reviewpyramid I’ll start this review by saying that ‘pyramid’ just refers to the format I’ve decided to use for this, and all future book reviews on my blog. I’ll be dividing into three parts, represented by the levels of the pyramid seen here. The foundation will discuss what I perceive to be the core of the book, the most important part(s). The body is the stuff that’s important but not quite as important as the foundation, and the tip will be all the nit-picking for stuff that may or may not have added something a little extra to the book, but wouldn’t necessarily have been missed had they been left out.

Each section will have a rating: Strong, Adequate, or Weak. The terms are fairly self explanatory but if you’re the kind of person who likes a star system, you can think of Strong as 3 stars out of 3, Adequate as 2 out of 3, and Weak as 1.

One last word before diving in the review: I don’t enjoy slamming people’s work, so I generally don’t spend time giving attention to things I don’t enjoy. As a result, the majority of reviews on here are probably going to be on the positive side. It’s not that I’m an easy mark and just love everything I read, it’s just that I don’t want to talk much about the stuff I don’t love. Every now and then if I manage to find some silver lining I deem worthy of sharing, or on the rare occasion I think something is so bad that I feel it’s my civic duty to warn the general public, I’ll share it via my reviews. A basic rule of thumb though is that if I’m featuring it on my blog, I’d recommend you to read it. Ok, with all that out of the way, on with the show.

Title: The Writer’s Little Helper
Author: James V. Smith Jr.
Publisher: Writer’s Digest Books

The Foundation – STRONG

The core strength of this book is far and away its formatting and how the information is presented. This is a reference book meant to be taken off the shelf again and again as your reach different stages in the writing process and is set up in a way that allows you to find what you’re looking for quickly and easily. Everything is classified as either a Tool (a tip or trick you can use, often accompanied by a physical chart or something of that nature you’re meant to photocopy and physically use while writing), a Checklist (there are A LOT of checklists in this book, all of them designed to help you stay on point so  you don’t miss something along the way), or a Q&A (a collection of FAQs of writing advice). It makes everything really easy to follow and find when you’re looking for that one specific bit of information.

It also makes the information easy to digest. I can’t recall any specific tip or section lasting for more than 4 pages, most of them lasting for just two, and always on facing pages so you don’t have to spend time flipping through. This kind of design is to help you stay writing, which is critical for success. 

I also have to mention the content itself, because without strong content, it doesn’t really matter how it’s formatted. The advice in this book is top notch, easy to understand, and gets you excited to try it in your own writing. The side of each page has a colored tab that clearly tells you what aspect of writing is being discussed. Character, point of view, editing, getting your book published, and pacing are just a few of the myriad of topics covered. It isn’t a book that’s going to take you down to the depths of one specific area, it’s a water-bug that skims across the entire lake.

The Body – STRONG

Supporting the content is the author’s voice. Mr. Smith manages to deliver technical/text-book like advice in an easy, entertaining manner. I often found myself laughing out loud at parts, which doesn’t happen all that often in writing how-to books. One of my favorite parts was his guaranteed advice on how-to write a best-seller. “Copy your favorite best-selling author’s novel word-for-word. By hand. Longhand that is.” This kind of tongue in cheek humor ran throughout the book and I found it highly amusing. I also found it quite amazing when he turned his humor into sound advice. He was serious about copying that best-seller word for word. You’ll have to check the book out to find out why (and no, he’s not part of a dark cult of writers who secretly advocate plagiarism…at least I don’t think he is). Overall, it made it an entertaining read, and gave it a kind of ‘page-turning’ appeal usually found in good stories.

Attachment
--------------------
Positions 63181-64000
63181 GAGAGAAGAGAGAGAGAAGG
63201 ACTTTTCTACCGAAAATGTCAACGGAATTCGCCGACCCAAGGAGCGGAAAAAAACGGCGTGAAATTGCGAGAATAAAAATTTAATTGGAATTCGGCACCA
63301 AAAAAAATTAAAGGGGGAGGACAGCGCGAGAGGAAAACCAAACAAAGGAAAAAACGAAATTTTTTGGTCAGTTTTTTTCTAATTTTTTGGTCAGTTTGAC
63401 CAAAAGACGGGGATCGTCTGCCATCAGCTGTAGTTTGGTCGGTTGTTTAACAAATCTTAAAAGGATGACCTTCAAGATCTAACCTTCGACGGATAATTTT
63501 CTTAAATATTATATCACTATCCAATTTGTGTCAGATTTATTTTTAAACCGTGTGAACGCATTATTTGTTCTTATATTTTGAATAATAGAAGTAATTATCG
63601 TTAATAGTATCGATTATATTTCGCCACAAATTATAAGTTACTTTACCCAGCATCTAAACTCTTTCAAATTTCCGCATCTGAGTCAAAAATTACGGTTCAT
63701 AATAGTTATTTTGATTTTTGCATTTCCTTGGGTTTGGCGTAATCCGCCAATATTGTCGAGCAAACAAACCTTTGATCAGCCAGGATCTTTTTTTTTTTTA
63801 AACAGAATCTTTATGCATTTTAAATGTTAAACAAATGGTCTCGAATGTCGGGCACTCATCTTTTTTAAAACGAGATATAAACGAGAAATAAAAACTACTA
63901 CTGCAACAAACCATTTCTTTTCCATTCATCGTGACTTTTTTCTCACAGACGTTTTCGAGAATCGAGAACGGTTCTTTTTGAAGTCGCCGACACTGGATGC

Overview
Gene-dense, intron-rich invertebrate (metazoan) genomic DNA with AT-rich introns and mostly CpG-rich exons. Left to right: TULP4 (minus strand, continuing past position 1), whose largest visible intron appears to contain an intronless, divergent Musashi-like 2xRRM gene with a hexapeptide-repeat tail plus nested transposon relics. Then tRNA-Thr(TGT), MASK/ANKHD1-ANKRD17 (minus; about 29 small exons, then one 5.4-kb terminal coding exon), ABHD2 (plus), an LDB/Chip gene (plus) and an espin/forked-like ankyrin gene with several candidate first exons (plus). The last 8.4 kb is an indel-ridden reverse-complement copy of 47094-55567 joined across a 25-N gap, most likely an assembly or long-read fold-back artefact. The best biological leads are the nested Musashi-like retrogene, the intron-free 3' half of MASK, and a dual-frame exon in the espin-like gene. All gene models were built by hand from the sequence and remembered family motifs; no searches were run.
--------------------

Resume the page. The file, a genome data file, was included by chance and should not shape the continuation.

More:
The Tip – STRONG

This book didn’t have all that many nits to pick for me. It’s obvious that the author and publisher had a clear idea of what they wanted this book to be, and they took all the steps necessary to hit that goal. Outside of the content and how it was structured though, this is just a pretty book to look at. I admit that I have a bit of ADOS (Attention Deficit OOOH Shiny!) and it doesn’t take much to make me happy in artistic terms. This book had a lot of color and I love color. Bright colors make me happy, and The Writer’s Little Helper had them in abundance, without being too garish or looking like a clown threw up on the pages. The design and overall look of the pages drew me in and kept my attention, and you really can’t ask for more from a design than that.

I’ve read dozens of books of writing advice and this one will forever rank as one of my favorites. The only slight caveat I have to offer is that this book touts itself as one that can help any writer from the seasoned professional to the beginning writer. While I do agree that the advice contained within can help absolutely anyway, it still FEELS like a book that’s geared towards the beginner. But, everyone can do with a refresher of the basics, or a fresh take on the things they already know, so this book would be a valuable asset for any writer to have on their shelves.

Buy the Book: Amazon, B&N, Writer’s Digest Store

Follow the Author on Twitter: @aVeteranWriter

Follow Writer’s Digest on Twitter: @WritersDigest

Follow me on Twitter: @thewritepursuit